LESOTHO Bokong N. R. H. Geertsema Lesotho Haha-la-Sekhonyana A. Jacot-Guillarmod Lesotho Katse H. Geertsema Lesotho Likhoele Dieterlin Lesotho Makheke Mnts 10 miles ENE Mokhotlong P. Brinck, G. Rudebeck Lesotho Mamathes Nat. Mus. S. Rhodesia Lesotho Mamathes C. Jacot-Guillarmod Lesotho Mamathes C. Jacot-Guillarmod Lesotho Mamohau H. Geertsema Lesotho Masite J. Hewitt Lesotho Mokhotlong, 7200 ft P. Brinck, G. Rudebeck Lesotho Qachas Nek C. Jacot-Guillarmod SOUTH AFRICA Queenstown to Jamestown A. J. Prins, A. Prins South Africa Rhodes P. Brinck, G. Rudebeck South Africa Bethlehem C. P. van der Merwe South Africa Clarens, Langkrans C. Peeters South Africa Golden Gate H. J. Greyling South Africa Cathedral Peak area, Catchment XIV, 1920 - 1930 m alt. I. Pajor South Africa Cathedral Peak area, catchment XV, 1950 m I. Pajor South Africa Champagne Castle B. V. W. South Africa Clovelly Farm, c 6 km from Underberg, Camp V 6 H. G. Robertson South Africa Giant's Castle C. Peeters South Africa Impendle J. Kotze South Africa Kloof H. W. Bell Marley South Africa Krantz Kloof H. W. Bell Marley South Africa Maqwaza [= Maquasa] H. W. Bell Marley South Africa Mfongosi, Zululand W. E. Jones South Africa 6 miles from Nkandla to Qudeni J. H. Grobler South Africa Nongoma, Zululand C. Fuller South Africa Nongomi J. J. Nel South Africa Ntendeka Forest Reserve, 27 km E of Vryheid M. H. Villet South Africa Qudeni J. H. Grobler South Africa Underberg N. P. Hill South Africa Vernon Crookes Nature Reserve, ZI 3 C. Peeters South Africa Entabeni Forest Reserve G. L. Prinsloo South Africa Koedoes-Riv. H. G. Breyer South Africa Shiluvane Junod South Africa Tzaneen A. Turner South Africa Barberton H. Edwards South Africa Barberton J. S. Taylor South Africa Barberton J. S. Taylor South Africa Marieps Mountain G. van Son South Africa Nelspruit, 2528 DB E. de Wet South Africa Nelspruit, 2531 DA M. Jansson South Africa Nelspruit 2530 BD E. Anastassiades South Africa Stentor Estate, Dist. Kaapmuiden A. Nel South Africa Uitsuk Forest Station S. Endrody-Younga SWAZILAND Piggspeak, Swaziland J. A. Warrens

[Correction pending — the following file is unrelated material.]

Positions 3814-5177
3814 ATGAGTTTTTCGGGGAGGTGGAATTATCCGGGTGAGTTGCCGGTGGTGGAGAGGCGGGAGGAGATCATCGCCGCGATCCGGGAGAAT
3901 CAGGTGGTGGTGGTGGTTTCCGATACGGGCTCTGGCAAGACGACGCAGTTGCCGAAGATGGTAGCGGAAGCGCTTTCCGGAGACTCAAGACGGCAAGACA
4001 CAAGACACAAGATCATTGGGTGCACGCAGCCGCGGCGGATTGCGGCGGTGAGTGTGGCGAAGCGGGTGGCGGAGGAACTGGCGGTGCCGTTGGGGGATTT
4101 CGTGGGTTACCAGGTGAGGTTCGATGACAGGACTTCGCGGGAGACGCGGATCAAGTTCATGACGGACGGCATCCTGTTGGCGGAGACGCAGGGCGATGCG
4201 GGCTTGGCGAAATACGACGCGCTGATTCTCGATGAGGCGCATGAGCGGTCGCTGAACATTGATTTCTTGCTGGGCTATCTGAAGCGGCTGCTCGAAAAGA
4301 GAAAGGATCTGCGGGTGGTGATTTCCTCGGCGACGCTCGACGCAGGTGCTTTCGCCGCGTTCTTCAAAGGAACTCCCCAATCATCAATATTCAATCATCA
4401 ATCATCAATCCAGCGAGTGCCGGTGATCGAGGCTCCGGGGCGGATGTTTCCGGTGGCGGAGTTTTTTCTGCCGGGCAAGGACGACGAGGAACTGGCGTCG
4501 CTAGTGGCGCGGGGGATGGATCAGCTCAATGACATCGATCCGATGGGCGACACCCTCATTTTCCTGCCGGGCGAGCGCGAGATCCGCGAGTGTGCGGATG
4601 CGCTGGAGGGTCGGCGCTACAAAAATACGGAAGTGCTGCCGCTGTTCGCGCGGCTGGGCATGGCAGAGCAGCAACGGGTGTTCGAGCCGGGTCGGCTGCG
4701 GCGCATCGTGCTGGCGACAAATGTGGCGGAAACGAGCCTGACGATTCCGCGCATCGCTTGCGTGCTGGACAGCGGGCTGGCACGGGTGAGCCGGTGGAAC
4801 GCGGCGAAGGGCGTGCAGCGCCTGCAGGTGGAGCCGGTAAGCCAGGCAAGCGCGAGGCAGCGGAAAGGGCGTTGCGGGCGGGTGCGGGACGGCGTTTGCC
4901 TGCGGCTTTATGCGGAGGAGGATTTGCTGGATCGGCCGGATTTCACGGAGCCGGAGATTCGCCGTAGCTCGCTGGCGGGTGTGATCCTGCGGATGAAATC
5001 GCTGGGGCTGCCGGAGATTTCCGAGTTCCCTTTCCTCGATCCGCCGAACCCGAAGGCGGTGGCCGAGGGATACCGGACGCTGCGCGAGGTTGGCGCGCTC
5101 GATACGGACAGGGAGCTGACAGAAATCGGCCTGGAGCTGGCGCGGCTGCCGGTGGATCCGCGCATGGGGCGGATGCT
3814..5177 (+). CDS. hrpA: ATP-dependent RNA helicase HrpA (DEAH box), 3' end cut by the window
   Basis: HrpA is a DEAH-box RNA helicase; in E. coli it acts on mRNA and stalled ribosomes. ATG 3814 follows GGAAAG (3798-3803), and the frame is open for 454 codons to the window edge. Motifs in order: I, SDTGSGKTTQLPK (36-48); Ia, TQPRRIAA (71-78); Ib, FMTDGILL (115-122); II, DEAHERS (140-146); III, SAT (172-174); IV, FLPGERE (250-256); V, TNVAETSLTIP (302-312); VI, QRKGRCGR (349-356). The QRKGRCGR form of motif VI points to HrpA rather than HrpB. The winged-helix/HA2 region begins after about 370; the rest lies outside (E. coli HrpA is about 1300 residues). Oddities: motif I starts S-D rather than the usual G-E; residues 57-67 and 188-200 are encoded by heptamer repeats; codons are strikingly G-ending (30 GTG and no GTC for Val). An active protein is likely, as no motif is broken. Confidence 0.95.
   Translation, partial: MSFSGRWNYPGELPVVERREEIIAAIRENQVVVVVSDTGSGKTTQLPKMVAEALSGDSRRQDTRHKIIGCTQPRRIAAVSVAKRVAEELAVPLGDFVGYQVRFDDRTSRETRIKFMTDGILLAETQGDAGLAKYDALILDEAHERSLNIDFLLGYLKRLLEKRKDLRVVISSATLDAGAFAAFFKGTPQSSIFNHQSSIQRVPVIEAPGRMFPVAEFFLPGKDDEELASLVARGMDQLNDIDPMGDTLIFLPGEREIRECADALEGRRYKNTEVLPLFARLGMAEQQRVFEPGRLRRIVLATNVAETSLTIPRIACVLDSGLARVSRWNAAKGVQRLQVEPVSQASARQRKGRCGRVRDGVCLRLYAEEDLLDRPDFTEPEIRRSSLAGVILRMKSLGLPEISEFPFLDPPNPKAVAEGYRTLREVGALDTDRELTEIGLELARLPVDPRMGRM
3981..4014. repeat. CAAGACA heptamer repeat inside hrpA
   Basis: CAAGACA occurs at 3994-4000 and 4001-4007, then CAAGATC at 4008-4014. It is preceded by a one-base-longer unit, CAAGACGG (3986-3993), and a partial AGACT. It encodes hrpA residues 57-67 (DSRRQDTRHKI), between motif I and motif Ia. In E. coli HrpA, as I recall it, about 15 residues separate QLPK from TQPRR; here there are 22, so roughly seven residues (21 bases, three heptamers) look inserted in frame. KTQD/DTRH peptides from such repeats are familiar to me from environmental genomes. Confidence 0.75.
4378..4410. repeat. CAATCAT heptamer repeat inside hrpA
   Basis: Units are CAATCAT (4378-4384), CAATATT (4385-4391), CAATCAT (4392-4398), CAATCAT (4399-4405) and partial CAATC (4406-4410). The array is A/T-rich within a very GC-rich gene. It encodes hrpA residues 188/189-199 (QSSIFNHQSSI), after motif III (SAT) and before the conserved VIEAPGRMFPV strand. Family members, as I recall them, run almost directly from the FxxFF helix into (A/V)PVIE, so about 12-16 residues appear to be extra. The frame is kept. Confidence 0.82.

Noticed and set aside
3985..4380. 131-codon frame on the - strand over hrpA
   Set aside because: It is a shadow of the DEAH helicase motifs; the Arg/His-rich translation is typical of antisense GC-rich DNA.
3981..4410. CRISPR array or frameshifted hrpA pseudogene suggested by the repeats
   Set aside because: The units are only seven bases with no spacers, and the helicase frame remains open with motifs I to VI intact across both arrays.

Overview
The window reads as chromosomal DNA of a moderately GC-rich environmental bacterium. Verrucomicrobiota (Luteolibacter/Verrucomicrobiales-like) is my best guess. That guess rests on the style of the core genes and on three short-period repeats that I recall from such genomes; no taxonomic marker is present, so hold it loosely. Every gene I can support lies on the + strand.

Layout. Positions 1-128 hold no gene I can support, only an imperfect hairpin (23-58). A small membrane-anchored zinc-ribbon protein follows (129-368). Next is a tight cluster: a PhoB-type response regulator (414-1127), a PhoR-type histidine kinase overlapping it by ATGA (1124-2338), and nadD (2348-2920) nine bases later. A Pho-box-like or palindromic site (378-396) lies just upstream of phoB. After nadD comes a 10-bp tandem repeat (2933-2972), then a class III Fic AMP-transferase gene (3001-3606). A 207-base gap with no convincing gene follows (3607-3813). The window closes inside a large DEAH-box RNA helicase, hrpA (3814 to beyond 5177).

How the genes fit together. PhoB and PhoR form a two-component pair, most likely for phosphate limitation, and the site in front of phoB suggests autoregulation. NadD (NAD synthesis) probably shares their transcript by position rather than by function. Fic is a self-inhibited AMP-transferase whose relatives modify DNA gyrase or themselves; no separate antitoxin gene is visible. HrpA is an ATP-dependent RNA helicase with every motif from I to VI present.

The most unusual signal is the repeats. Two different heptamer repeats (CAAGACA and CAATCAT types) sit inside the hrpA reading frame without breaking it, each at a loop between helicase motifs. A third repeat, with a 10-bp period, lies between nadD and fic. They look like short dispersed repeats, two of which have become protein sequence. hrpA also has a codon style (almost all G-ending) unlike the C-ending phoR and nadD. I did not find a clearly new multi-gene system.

Discussion There is quite extensive size variation in S. peetersiHNS with the head width of the smallest measured worker only 77% of that in the largest worker whereas for S. aethiopicusHNS it is 86%. Most of the size variation has a geographical basis, with workers in southern KwaZulu-Natal, Lesotho and Free State being smaller than those further north in northern KwaZulu-Natal, Swaziland, Mpumalanga and Limpopo Province. The large, recurved barbs on the penis valves are possibly an adaptation for preventing easy removal of the genitalia after insemination. Monnin and Peeters (1998) showed in Dinoponera quadricepsHNS, that a male did not withdraw his genitalia after insemination of a receptive worker, and instead the worker used her mandibles to cut off the genitalia from the male and then spent about 30 minutes removing the genitalia from inside herself. Once removed, she was no longer receptive to further mating by other males. The male genitalia in D. quadricepsHNS therefore act as a mating plug, preventing further insemination by other males. As there is only one receptive 'alpha' worker per nest, who prevents mating by other workers, the reproductive interests of the male are best served by committing himself suicidally to a single mating, rather than withdrawing, exposing the receptive worker to mating by other males, and running the high risk of not locating another receptive worker at another nest. As StreblognathusHNS is also monogynous, the recurved barbs on the male penis valves are probably also to secure the male genitalia in the worker's bursa copulatrix so that the genitalia act as a mating plug. The fact that the barbs in StreblognathusHNS are so much larger than those in DinoponeraHNS (personal observations), suggests that perhaps an even more persistent mating plug occurs in this genus.
- Robertson, H. G.; 2002: Revision of the ant genus Streblognathus (Hymenoptera: Formicidae: Ponerinae)., Zootaxa 97: 11-14. doi